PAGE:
What Does The Future Hold For College Students Graduating During The COVID Recession?

from Challenger Gray and Christmas

New college grads are entering the job market during a confirmed recession, according to the National Bureau of Economic Research, as the unemployment rate for the nation hit 13.3% in May. Looking at past recessions, this does not bode well for these workers' overall career trajectories in terms of average wages and available jobs, according to one workplace authority.

"Job prospects for college grads who enter the job market during a recession could take years to recover. This group tends to have higher unemployment, even years later, than bachelor's degree holders who graduated at other times. Meanwhile, wages rose slowly during one of the tightest job markets in recent history pre-COVID, but that could turn to stagnation during a recession," said Andrew Challenger, Senior VP of global outplacement and executive and business coaching firm Challenger, Gray & Christmas, Inc.

In May, the unemployment rate for those holding a bachelor's degree or higher was 7.4%, compared to 2.5% in March and 1.9% in February, according to the Bureau of Labor Statistics (BLS).

A survey of 2008 college graduates conducted in 2009 and 2012 by the Department of Education found the unemployment rate of these graduates in 2009 was 9%, about on par with the national rate, but well above the 4.9% unemployment rate for those who held at least a bachelor's degree, according to the BLS. In 2012, the unemployment rate for these graduates was 6.7%, compared to 4.0% for all workers with a bachelor's degree or higher.

Meanwhile, wages for new college grads were stagnant even prior to the downturn. According to a study conducted in 2019 by executive search firm Korn Ferry, entry-level salaries for 2019 college graduates averaged $51,347, up 1.9% from the $50,390 2018 college grads were compensated. The study noted that adjusting for about 2% inflation year-over-year, wages remained effectively flat.

"While the country was experiencing record-low unemployment and employers reported labor shortages in a number of industries, wages were still rising much slower than expected. It was the one area that did not seem to see a boon from the hot economy," said Challenger.

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Isaac Pomerance 1 month ago Member's comment

Thank you for this article. What would you recommend being the right path for a Class of 2020 Graduate. Would you recommend staying in school another year- or do you see the repercussions of COVID-19 on the overall economy playing out these next few years?

Dick Kaplan 1 month ago Member's comment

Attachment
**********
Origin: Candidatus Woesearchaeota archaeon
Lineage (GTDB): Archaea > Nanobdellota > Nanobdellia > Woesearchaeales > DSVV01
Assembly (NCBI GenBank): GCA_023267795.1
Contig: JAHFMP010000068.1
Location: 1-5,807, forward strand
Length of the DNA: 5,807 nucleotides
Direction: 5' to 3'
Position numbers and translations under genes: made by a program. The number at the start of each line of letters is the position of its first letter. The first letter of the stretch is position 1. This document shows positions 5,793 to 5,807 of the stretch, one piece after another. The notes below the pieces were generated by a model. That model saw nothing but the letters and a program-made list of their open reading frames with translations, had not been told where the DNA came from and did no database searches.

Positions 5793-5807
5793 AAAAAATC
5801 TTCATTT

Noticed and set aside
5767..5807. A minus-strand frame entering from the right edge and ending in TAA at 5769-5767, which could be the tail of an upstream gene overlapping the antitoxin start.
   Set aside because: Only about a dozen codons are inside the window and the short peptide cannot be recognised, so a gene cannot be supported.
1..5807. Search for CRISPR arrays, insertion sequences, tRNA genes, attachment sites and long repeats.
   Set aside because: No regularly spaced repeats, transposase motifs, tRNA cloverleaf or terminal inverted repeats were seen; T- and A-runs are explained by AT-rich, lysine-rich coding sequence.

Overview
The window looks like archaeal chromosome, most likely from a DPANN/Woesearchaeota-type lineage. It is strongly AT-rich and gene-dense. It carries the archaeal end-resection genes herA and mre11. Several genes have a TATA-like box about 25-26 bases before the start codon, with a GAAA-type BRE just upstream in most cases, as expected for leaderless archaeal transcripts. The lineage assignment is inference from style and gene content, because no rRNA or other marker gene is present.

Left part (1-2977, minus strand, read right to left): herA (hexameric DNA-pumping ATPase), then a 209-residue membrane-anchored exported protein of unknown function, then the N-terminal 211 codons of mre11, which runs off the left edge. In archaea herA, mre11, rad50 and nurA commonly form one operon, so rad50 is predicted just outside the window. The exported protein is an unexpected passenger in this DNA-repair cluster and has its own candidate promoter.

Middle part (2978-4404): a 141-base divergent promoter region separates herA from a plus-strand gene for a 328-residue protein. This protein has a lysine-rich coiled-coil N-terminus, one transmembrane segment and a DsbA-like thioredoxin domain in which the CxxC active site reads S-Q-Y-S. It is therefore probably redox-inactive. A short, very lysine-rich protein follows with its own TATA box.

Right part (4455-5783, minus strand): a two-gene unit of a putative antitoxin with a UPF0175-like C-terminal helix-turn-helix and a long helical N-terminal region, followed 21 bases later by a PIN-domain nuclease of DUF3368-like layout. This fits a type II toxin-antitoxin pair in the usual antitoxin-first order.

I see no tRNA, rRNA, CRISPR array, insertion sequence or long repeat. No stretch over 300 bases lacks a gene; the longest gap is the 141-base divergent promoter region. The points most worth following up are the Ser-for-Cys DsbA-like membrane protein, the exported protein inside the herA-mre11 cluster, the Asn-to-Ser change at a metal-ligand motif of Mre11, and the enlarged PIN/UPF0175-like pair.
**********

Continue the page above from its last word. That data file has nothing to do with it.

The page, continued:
It really depends on the industry/sector. Some will fare better than others. Tech is a great field to be in now as many tech companies are experiencing record growth as many users are forced to utilized technologies in ways they never did before. Others like the travel industry will take years to recover.

Isaac Pomerance 1 month ago Member's comment

Right, so what would you propose those students do? Try to transfer into other industries?

Dick Kaplan 1 month ago Member's comment

People do need to pivot and adapt. It would be foolish as a new graduate, to apply for a job in an industry that has laid off millions. You will be competing with countless others with far more experience who are desperate for work. Yet, being a recent graduate, you are far more able to apply for an entry level position in one of the industries are growing.

Mike Nolan 1 month ago Member's comment

Either that or wait a few years and do something in the meantime. Travel is out of the question but you could always go get master degree.

Isaac Pomerance 1 month ago Member's comment

Getting a master degree, while sometimes affording more opportunity and is an important part of investing in oneself, also comes at a large cost. Do you think it is more effective to incur a current cost on that, as opposed to entering the work force?

Mike Nolan 1 month ago Member's comment

While that's true, many undergraduate schools have a 5 year program where you graduate with both an undergraduate degree and an MBA. IT can be far more cost effective and time effective than doing a separate MBA program later and can make you more competitive when the jobs start opening up again. Besides? What's the alternative? Staying home with your parents and playing video games?

Isaac Pomerance 1 month ago Member's comment

While that program might be fitting for current applicants, I was referring to the dilemma that current undergraduate students are facing, and as we have been discussing, the alternative is to go full force ahead for this population to try and find entry-level positions.

Farah Kincaid 1 month ago Member's comment

Millions are now unemployed. I'm sorry to say that I think you'll be hard pressed to find a job. But hopefully things will turn around sooner rather than later.

Isaac Pomerance 1 month ago Member's comment

Thankfully, I am not in that position. Yet, I was trying to creat a dialogue focused on a solution- as opposed to just giving up. Do you have any constructive ideas for a possible solution for some people?

Flat Broke 1 month ago Member's comment

Personally, I've just given up. :(

IB Trading 1 month ago Member's comment

Maybe some companies still offer unpaid internships, though those likely disappeared with the other jobs as well.